Is Canada quietly preparing the plumbing for a $100 billion plan to sell northern fresh water to the Canadian Prairie Provinces, the US, and Mexico? Proponents of the proposed second phase of the James Bay hydroelectric project in Quebec, and of the Rafferty-Alameda dams under construction in the province of Saskatchewan, say that they are separate provincial mega-projects. Others note that they could also be vital components of the biggest pipe dream of them all: the Great Recycling and North Development (GRAND) Canal water-transfer project.The proposed GRAND Canal project, backed by some of Canada’s top engineering firms, would fill James Bay with fresh water, pump this water into the Great Lakes, and transfer some of it across the Prairies to the Lake Diefenbaker reservoir in Saskatchewan. From there, the water would head south through the Rafferty-Alameda dams into a network of US rivers.”

“To believe that it’s coincidence just stretches credibility,” says Wendy Holm, a Vancouver resource economist and editor of the book “Water and Free Trade.” [required reading] “There has to be a connection between the GRAND Canal, the James Bay hydroelectric project, and the Rafferty-Alameda dams.”

The GRAND Canal proposal has been evolving since the late 1950s, when it was conceived by mining engineer Tom Kierans, founder and president of Canada’s Grand Canal Co. Ltd. Both provincial projects, Kierans says, “could be integral components of the jigsaw puzzle… They are being put in the right place, except those that are putting them there don’t really know that they’re part of a much bigger picture.” Unfortunately, he says, there is no political agenda to complete his project. “I don’t think that there is anybody who is that Machiavellian… I don’t think that there is anybody that smart.”

Kierans says that his project would “recycle” the fresh water now lost when rivers flow into the salt water of James and Hudson bays. “James Bay’s recycled run-off can relieve the water-supply crisis and enrich environments for 160 million people in both nations. It can add 10 % to Canada’s fresh water,” Kierans claimed in a 1989 presentation to American water regulators in Boston. Global warming, droughts and depleted water reserves in the prairies, California and the US Midwest make the GRAND project inevitable, he says. Now, Kierans says, individual pieces of the project are coming together. Lake Diefenbaker became operational in 1968, and the controversial Rafferty-Alameda dams in southern Saskatchewan – which are being constructed with substantial American financing – would help to regulate the release of water into the Souris and Missouri river systems, Kierans says.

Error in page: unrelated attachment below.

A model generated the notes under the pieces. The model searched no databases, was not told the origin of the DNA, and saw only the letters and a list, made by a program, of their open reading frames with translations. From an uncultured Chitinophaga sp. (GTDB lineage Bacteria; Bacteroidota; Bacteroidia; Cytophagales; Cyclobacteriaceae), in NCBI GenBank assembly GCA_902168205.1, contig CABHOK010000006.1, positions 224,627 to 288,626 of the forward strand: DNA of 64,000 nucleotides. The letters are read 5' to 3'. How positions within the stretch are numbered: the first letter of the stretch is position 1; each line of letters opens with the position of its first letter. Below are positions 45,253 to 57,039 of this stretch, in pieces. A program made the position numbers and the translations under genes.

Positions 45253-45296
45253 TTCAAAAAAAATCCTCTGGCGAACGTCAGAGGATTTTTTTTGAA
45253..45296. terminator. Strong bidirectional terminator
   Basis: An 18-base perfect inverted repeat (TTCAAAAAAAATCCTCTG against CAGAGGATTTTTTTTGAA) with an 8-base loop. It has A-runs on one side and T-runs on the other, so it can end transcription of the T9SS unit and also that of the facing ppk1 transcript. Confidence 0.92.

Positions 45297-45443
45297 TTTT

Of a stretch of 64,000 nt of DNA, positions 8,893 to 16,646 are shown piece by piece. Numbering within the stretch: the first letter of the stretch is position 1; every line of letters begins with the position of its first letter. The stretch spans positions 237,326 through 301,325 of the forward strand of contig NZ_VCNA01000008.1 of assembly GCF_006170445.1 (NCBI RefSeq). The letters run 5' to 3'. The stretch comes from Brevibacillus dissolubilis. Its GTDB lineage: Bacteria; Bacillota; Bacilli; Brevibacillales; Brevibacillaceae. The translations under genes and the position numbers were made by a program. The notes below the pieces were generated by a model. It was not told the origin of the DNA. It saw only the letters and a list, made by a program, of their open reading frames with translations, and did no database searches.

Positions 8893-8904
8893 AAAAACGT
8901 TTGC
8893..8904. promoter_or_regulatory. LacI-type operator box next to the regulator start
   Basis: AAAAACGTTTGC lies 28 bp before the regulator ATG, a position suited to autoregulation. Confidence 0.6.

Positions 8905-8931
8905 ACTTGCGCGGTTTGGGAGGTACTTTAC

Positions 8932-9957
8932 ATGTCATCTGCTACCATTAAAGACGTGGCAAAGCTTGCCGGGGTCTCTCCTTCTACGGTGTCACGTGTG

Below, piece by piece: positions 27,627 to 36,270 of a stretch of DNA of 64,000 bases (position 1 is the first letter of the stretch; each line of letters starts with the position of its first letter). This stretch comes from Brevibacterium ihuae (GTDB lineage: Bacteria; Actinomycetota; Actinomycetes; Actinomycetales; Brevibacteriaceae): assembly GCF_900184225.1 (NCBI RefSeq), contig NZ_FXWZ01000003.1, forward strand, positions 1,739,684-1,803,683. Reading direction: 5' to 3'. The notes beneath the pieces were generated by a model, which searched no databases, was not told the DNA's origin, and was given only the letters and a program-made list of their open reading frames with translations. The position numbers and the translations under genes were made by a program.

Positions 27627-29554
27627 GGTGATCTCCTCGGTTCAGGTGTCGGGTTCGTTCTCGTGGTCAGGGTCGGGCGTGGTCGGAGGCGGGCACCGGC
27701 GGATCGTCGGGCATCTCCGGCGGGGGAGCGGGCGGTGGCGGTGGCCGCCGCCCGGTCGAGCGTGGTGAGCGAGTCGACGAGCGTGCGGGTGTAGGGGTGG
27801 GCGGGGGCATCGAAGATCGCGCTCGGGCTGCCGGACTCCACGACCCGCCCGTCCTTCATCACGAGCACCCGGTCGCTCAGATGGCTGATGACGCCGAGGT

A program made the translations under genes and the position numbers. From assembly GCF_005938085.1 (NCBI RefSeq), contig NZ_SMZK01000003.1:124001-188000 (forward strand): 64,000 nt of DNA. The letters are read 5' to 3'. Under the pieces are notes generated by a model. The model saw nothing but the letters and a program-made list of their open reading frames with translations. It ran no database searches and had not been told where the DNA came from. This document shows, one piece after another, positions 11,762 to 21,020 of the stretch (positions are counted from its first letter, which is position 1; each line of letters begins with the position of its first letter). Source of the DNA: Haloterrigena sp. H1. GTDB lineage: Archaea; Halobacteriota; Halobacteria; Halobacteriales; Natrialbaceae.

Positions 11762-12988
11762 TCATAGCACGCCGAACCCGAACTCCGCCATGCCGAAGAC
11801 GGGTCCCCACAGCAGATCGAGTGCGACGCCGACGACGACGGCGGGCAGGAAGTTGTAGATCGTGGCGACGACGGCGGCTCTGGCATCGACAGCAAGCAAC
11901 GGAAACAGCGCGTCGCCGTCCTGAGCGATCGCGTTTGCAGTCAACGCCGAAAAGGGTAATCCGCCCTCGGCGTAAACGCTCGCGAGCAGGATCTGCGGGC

The completed first phase of the James Bay project in northern Quebec and the proposed second phase “are essential to our project,” he says, because they would generate the massive amounts of power needed to pump the river down south. As important, the dams and river diversions, which would flood an area the size of Lake Erie, are necessary to regulate fresh-water flows into James Bay. The second stage of the James Bay project has yet to receive final approval.
Kierans’ plan has financing or endorsements from such giant engineering firms as Bechtel of Canada Ltd. [subsidiary of a massive US firm], the SNC Group, and Lavalin Inc. In 1985, it also won backing from Quebec Premier Robert Bourassa and Prime Minister Brian Mulroney. Simon Reisman, a consultant and lobbyist who served as Canada’s negotiator for the Canada-US Free Trade Agreement, has also backed it but has said repeatedly that water was never on the table during the later free-trade negotiations.

Donald Gamble, executive director of the independent Rawson Academy of Aquatic Science in Ottawa, has met frequently with Kierans to discuss and debate his proposal. Gamble says that the project has a surface, almost visceral, appeal to engineers, but on “pure, hard economic analysis… the project is nuts. It just doesn’t make sense.”
Gamble says that although the Saskatchewan and Quebec projects do link together, the project “is not on” politically because of its massive scope and huge environmental impact. But he warns that the political posture against water export could change. “If global warming turns out to be what we think it is by the beginning of the next century,” he says, “no price will be too high for water.”